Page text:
In the Czech Republic, the locals love the open-faced sandwich almost as passionately as they do beer. Small slices of Veka (long narrow white bread) topped with a combination of ham, cheese, pickled vegetables, mayonnaise, and eggs are affectionately prepared by Czechs for birthday parties, wedding receptions or just for guests to nibble on. Simply, Chlebíček is a Czech delicacy that a New Year’s Eve celebration cannot go without.

  • Beef and Dumplings

Another typical Czech dish is Svíčková, a sirloin of beef with dumplings and a sauce made from root vegetables and heavy cream. The dumplings are a Czech specialty which locals treat as a side dish, main dish, salty option filled with meat, or even sweet option filled with various kinds of fruits, accompanied by the grinded gingerbread and quark (cheese curd).

  • Grin Inducing Desserts

Talking about cuisine, you must not forget to try the wonderful Czech desserts. In many places in Prague and other cities, you will see a lot of  Trdelník (chimney cake),which although tasty is not actually a Czech dessert at all. Typical desserts sometimes have funny names, like Rakvička (little coffin) or Věneček (little wreath). There is no need to be afraid of the names, just be sure to give them a try. Czech people love sweets, so there are many kinds of desserts to choose from.



  • Fun in the Capital

The first stop for most tourists is Prague. The city offers many beautiful historical places where the first place you are likely to visit is the Old Town Square with its famous clock. If you’re here, take your time and visit the town hall where you have the opportunity to see the figures of the Astronomical Clock from the other side. Climb the stairs (or take a lift) up to the tower from where you will get a picturesque view of the whole city centre and its historical sights. If you want to find a nice place for a sunset, climb the Vyšehrad hill and watch the sun going down while the ships on the Vltava river below pass by.

  • Indulging Spas

Czech spas are world renowned and attract many visitors for their treatments. Even if you are only here for a short time, spend some time on the spa procedures, or just stroll around while tasting the mineral water. The spas offer a whole range of wellness, relaxation, detoxification, and weight reduction programmes, blessed with water that come from the natural underground springs.

  • Sport in Nature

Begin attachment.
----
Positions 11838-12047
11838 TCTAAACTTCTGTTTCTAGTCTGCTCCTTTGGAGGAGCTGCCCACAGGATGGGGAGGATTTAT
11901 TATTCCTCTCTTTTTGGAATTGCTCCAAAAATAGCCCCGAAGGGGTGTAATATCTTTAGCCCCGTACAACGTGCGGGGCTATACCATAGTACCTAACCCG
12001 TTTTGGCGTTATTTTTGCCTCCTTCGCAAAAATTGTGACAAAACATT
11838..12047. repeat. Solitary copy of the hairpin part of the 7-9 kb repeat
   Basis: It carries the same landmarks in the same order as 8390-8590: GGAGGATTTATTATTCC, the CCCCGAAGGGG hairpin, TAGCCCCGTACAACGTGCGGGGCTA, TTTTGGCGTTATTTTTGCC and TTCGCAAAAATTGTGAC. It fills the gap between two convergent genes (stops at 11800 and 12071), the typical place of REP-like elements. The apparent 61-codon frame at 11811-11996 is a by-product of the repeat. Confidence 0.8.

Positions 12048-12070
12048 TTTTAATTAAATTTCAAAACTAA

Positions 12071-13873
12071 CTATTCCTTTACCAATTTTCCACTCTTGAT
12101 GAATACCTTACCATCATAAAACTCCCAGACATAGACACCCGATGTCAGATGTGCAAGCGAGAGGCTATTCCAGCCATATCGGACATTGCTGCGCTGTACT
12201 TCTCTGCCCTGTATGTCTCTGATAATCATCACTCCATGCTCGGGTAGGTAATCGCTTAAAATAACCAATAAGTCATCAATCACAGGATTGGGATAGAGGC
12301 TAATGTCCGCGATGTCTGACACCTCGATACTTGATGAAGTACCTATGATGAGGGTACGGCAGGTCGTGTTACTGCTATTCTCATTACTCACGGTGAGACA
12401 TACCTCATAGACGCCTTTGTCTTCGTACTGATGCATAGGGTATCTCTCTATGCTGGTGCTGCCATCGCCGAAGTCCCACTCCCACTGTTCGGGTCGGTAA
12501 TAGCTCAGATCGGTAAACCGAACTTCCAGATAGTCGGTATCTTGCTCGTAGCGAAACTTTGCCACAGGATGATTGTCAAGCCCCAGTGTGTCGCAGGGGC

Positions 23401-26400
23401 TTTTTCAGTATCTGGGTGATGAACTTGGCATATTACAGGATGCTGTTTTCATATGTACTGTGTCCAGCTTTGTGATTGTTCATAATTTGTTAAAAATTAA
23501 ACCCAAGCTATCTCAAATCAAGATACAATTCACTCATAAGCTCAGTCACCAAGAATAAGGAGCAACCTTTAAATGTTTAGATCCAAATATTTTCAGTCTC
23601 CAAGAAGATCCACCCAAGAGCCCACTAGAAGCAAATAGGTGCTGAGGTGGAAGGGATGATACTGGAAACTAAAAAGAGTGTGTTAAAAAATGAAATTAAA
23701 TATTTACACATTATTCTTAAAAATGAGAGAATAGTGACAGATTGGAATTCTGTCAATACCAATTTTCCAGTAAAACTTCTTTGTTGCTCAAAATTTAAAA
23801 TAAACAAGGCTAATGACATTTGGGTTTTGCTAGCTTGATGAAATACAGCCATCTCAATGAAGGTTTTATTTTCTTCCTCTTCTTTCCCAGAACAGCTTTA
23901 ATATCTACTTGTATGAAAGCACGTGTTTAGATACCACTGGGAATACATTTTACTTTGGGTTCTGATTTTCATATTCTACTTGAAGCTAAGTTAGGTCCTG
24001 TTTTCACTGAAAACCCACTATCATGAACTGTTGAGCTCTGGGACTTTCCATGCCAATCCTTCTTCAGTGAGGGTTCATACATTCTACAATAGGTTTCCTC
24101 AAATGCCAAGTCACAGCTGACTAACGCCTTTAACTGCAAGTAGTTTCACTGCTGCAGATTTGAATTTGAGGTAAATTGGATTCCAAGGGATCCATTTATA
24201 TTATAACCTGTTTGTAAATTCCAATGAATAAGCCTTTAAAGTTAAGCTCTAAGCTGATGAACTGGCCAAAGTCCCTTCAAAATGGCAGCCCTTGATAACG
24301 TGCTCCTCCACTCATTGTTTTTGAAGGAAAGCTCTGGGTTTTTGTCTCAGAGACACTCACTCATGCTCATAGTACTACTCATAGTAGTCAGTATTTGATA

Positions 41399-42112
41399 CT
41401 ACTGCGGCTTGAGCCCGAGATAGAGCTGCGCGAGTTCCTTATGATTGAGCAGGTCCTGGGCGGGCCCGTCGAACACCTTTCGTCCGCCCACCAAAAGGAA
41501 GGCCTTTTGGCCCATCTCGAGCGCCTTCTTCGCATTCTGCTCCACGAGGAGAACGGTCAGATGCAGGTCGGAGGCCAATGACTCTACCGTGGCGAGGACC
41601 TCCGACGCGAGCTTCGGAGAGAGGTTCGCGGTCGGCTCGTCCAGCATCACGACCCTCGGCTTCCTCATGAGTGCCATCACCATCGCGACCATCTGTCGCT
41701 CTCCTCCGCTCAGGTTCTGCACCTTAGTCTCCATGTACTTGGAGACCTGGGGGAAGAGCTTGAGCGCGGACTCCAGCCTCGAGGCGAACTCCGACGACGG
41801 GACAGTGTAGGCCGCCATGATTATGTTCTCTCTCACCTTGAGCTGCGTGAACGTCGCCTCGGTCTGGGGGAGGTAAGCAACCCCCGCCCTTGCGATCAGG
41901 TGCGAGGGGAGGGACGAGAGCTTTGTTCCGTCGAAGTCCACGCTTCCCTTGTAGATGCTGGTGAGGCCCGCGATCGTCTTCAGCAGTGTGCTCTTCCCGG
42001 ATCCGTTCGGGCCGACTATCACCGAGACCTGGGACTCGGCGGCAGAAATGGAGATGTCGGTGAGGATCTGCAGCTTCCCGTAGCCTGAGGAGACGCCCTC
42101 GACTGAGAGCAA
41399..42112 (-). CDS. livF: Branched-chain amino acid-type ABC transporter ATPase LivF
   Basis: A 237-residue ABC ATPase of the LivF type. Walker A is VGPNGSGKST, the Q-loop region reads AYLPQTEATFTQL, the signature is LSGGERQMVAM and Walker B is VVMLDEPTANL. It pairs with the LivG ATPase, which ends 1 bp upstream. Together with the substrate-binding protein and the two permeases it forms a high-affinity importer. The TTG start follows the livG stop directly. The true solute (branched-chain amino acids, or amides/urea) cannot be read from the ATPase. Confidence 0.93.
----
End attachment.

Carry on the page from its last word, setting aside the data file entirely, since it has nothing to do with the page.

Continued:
The Czech Republic is famous for its hiking trails and has more than 40 thousand kilometres of hiking and over 30 thousand kilometres of marked bicycle trails. But that’s not all for the sports, in summer you can also go boating on one of the Czech rivers, try some via ferrata, golfing and much more. In winter you can also enjoy the winter sports of the Czech mountains.

  • Precious UNESCO Heritage Sites

There are around a thousand UNESCO sights around the world, but 16 of them are in the Czech Republic. Apart from the historical centre of Prague, Český Krumlov, Kutná Hora and Telč, there is the Functionalist Villa Tugendhat in Brno, or the historical gardens and chateau in Kroměříž. Furthermore, there are several traditions and folk customs listed in cultural heritage such as the Ride of the Kings, or the National Stud farm in Kladruby nad Labem famous for its horses.

  • Prague Zoo

Prague Zoo is located in the beautiful and rugged terrain of the Trojan basin and is visited by more than one million people annually.  Located in a hilly and wooded part of Troja, the zoo is situated on 60 hectares, 50 of which make up the animal exhibits. Prague Zoo is also famous among experts for its long-term breeding of Przewalski horses, which have been successfully returned to their original habitat – the sprawling Mongolian plains. The latest pavilions include The Indonesian Jungle where you’ll find the endangered Komodo dragons, the Bird Wetlands and Valley of the Elephants.

  • The Krušné Mountains in Winter

At the border of the Czech Republic and Germany lies a mountain range which has become synonymous with relaxing winter holidays. The Krušné Mountains offer not only excellent conditions for downhill and cross-country skiing but also a romantic history in a region inseparably connected with the mining of silver. When you add to that a bounteous annual snowfall and a world-famous spa town, it’s an irresistible combination.

  • Prague and Golfing

Everyone knows that Prague is a place to which people come to admire architecture but people are sometimes pleasantly surprised to find that you can improve your handicap at some luxury golf resorts in the city. The first 18-hole resort in Prague can be found in the tranquil surroundings of Zbraslav. The Prague City Golf Club is located 2km from Zbraslav Chateau, home to the National Gallery’s collection of Asian art.

  • Fun Science in Brno

VIDA! is a science theme park at the Brno Fairgrounds in Moravia, designed for children and parents alike focusing on technology, science, and the human body. The area covers over 6,200 m² and offers more than 180 interactive exhibits, thanks to which you can explore how the world around us works. The permanent exposition is divided into six thematic sections: Planet, Civilisation, People, Micro-world, Children’s Science Centre for ages 2 to 6, and Outdoor Exposition.